Rise Recovery: formerly Palmer Drug Abuse Program (PDAP), “An instant army of love and support”
~ Written by grateful San Antonio PDAP Parents
We found out our youngest daughter, age 17, was a meth addict. This was of course a complete shock. We cashed in college funds and sent her to a treatment center, thinking that they would fix her. A year later, we heard about Palmer Drug Abuse Program of San Antonio (PDAP). We visited and sat in on the meeting of 50 or so parents sitting in a circle talking about boundaries and codependency and enabling, and of all things, the 12 Steps and powerlessness. We both thought it was about the craziest thing we had ever experienced. Surely, we did not need this place since there was nothing wrong with us. Why in the world would someone other than an addict or alcoholic need to work the 12 Steps?
Shortly after this, we found out an older daughter (age 26) was a prescription pill addict. Then, as the youngest daughter was supposedly completing after-care in Oregon, we visited her. She was most certainly not fixed. She was a complete mess and about to be expelled from the program. The older daughter was gradually getting worse and worse, despite stays at treatment centers. We suddenly felt completely powerless over both daughters. Instead of being the usual super-parent rescuers, we felt completely overwhelmed and useless.
We literally flew back to PDAP. We determined quickly that we needed desperately all four critical services that PDAP provides for free: weekly meetings (and social activities) for parents, addicts and siblings of addicts; counseling from experienced and trained counselors; weekly educational workshops; and working the 12 Steps with a sponsor.
We went to hundreds of meetings and got thousands of hugs, attended dozens of counseling sessions and educational workshops, and worked the 12 Steps and helped others work those life-changing Steps over the next 3-1/2 years. We learned how to take care of ourselves and how to use tough love and boundaries with our chemically dependent children. We learned we did not cause their disease, could not cure it and most of all we could not control it. We learned that we forget to love because we are busy trying to control and fix problems that we cannot fix. We learned to let go and let God. We learned that the more we let go, the better they get. We learned that all chemically dependent people have at least one enabler. We learned that choosing not to enable is actually an expression of selfless love. We learned there are multitudes of families suffering from the effects of this horrible brain disease. We learned that addicts do not want to hurt their loved ones—but drugs eat addicts’ souls. We learned that chemical dependency is an insidious and powerful disease of the brain and not a moral failing.
We were growing as parents, as Christians, and as spouses–while one daughter had lots of ups and downs and the other continued her gradual downward spiral. Finally, the younger daughter, with some tough love encouragement, tried PDAP. The effect was immediate and gradually we saw the daughter we once knew before drugs—re-emerge. It was a complete transformation. A year later, she had a full-time job and was preparing to move into her own apartment, and there was no sign of the past five years of struggle. She loved her Thursday counseling sessions and meeting. She realized how much God had been involved in her life despite her brain being hijacked away from God for so long.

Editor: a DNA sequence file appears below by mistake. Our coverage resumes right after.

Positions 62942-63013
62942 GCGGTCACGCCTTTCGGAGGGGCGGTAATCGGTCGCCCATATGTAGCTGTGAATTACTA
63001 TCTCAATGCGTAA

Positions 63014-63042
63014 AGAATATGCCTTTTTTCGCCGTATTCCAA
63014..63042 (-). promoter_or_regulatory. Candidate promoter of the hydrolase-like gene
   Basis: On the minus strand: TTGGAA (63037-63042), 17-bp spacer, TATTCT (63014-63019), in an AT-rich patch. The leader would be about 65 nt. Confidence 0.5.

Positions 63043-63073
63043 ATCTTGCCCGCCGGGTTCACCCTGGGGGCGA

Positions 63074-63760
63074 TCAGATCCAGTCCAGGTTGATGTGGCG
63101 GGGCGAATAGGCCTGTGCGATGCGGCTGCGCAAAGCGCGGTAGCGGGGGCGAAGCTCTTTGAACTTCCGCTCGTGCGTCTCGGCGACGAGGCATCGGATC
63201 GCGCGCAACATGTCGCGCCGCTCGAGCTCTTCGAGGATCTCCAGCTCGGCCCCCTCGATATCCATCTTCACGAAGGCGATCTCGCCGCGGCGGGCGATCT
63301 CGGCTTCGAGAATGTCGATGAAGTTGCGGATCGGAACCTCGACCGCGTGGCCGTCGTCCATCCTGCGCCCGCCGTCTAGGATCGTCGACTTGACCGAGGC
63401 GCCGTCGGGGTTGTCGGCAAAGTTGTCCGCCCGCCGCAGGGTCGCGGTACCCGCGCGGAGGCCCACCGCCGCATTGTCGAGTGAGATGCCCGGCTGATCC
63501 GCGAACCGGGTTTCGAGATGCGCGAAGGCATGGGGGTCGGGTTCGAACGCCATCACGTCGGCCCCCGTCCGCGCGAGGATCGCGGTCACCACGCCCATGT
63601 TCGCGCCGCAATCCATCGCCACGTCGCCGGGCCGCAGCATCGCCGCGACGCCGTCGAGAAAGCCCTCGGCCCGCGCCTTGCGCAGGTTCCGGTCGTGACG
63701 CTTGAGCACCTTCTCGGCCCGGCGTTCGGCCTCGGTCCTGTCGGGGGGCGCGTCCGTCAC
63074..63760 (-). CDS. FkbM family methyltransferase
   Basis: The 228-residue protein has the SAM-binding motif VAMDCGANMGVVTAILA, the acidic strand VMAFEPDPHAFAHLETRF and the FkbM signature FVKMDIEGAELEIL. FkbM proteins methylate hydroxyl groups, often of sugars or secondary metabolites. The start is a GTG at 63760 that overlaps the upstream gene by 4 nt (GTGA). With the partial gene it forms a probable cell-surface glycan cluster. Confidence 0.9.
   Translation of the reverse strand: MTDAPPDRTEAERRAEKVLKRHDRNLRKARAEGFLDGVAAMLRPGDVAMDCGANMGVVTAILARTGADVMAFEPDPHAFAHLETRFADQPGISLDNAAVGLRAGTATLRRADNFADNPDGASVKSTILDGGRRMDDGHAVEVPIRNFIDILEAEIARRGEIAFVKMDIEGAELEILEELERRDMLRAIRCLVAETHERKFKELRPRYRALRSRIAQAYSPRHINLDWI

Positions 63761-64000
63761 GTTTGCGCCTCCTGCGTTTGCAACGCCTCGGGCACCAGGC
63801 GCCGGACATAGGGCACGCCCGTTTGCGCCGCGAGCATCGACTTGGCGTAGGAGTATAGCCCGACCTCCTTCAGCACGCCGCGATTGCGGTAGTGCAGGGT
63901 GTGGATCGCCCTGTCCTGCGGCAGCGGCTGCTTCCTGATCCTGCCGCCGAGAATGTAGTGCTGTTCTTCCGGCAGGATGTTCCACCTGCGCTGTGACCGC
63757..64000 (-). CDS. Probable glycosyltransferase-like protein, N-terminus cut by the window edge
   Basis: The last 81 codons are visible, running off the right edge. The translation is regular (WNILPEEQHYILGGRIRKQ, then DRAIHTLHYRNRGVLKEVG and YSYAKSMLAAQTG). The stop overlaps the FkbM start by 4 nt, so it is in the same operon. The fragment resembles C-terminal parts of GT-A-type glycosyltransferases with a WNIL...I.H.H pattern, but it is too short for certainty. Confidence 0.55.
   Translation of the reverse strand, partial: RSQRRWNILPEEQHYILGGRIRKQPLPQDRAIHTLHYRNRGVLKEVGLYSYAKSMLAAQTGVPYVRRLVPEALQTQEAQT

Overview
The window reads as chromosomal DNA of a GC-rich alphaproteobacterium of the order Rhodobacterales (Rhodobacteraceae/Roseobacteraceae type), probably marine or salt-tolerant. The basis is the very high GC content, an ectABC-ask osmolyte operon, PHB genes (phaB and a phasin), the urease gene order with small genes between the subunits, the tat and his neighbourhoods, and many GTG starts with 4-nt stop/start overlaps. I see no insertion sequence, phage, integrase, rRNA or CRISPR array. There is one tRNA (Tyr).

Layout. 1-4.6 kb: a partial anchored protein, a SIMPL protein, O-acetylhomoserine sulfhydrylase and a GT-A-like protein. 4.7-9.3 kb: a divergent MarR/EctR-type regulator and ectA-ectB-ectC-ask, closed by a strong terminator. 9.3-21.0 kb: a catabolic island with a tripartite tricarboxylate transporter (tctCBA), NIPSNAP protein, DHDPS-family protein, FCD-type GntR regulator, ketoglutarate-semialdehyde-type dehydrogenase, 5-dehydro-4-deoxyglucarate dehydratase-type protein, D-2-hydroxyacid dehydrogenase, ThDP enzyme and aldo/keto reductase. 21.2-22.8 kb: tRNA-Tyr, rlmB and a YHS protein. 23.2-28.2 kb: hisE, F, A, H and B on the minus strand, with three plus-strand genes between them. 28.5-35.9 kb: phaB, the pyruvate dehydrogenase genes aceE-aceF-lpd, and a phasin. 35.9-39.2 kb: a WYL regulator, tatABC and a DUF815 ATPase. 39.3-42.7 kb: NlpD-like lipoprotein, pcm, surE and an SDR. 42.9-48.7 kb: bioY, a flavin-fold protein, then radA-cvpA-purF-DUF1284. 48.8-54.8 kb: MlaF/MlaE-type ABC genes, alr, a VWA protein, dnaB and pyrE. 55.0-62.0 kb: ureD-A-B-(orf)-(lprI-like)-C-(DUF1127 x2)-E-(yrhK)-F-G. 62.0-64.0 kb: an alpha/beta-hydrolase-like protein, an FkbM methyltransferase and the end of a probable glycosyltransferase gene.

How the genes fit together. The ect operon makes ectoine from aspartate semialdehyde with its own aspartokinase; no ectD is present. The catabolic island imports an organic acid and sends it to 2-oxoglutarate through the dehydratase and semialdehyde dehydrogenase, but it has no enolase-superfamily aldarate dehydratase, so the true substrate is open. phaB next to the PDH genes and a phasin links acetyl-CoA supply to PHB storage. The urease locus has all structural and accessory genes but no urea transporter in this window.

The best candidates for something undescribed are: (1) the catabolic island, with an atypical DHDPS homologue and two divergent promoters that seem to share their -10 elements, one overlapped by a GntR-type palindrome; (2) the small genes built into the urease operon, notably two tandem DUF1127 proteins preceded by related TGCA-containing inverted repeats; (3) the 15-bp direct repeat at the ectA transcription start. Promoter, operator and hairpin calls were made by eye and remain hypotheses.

Meanwhile, things were declining for the older daughter, and in February, the phone call that every parent of a chemically dependent child fears above all else, came. Our daughter had passed away from an overdose of prescription pain killers—one of 29,000 Americans who would die from prescription pill overdoses that year.
The first four people to come to the hospital were from PDAP: the executive director, program director, parent counselor and one of our dearest parent group friends. This PDAP friend and we had always joked that PDAP was like a second church. The response to our tragedy from PDAP went far beyond anything we could have ever imagined from a church. Visits filled with tears and hugs, food for 10 days, assistance driving to make arrangements, and on and on. It was an instant army of love and support. Never have we experienced anything like it. The stress on parents of chemically dependent children is immense. We feel strongly that we may not have made it ourselves over those five years without PDAP. We certainly know that we are much better able to handle the grief of losing our child due to the support of PDAP.
PDAP (now Rise Recovery) was one of the greatest gifts from God that we have ever experienced. PDAP was caring, compassionate and competent in leading us through this incredible wilderness experience. Despite our tragic loss, we feel strongly that the truth, the real truth, is that hope and healing . . . recovery and redemption . . . are real for those who will seek help from wonderful programs like PDAP (Rise Recovery).
~ Grateful San Antonio PDAP Parents
READ MORE ABOUT PDAP:
Powerless to Prevent:
Trish Frye, former Program Director of Palmer Drug Abuse Program, spoke at the funeral of “Brittany” on February 11, 2012.
AA Facts and History
Why Don’t They Just Quit? What families and friends need to know about addiction and recovery
> Audio Book CD (Listen in your car)
> Audible Audio Download (LISTEN TO 4 MIN. SAMPLE)
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Palmer Drug Abuse Center, PDAP, family drug help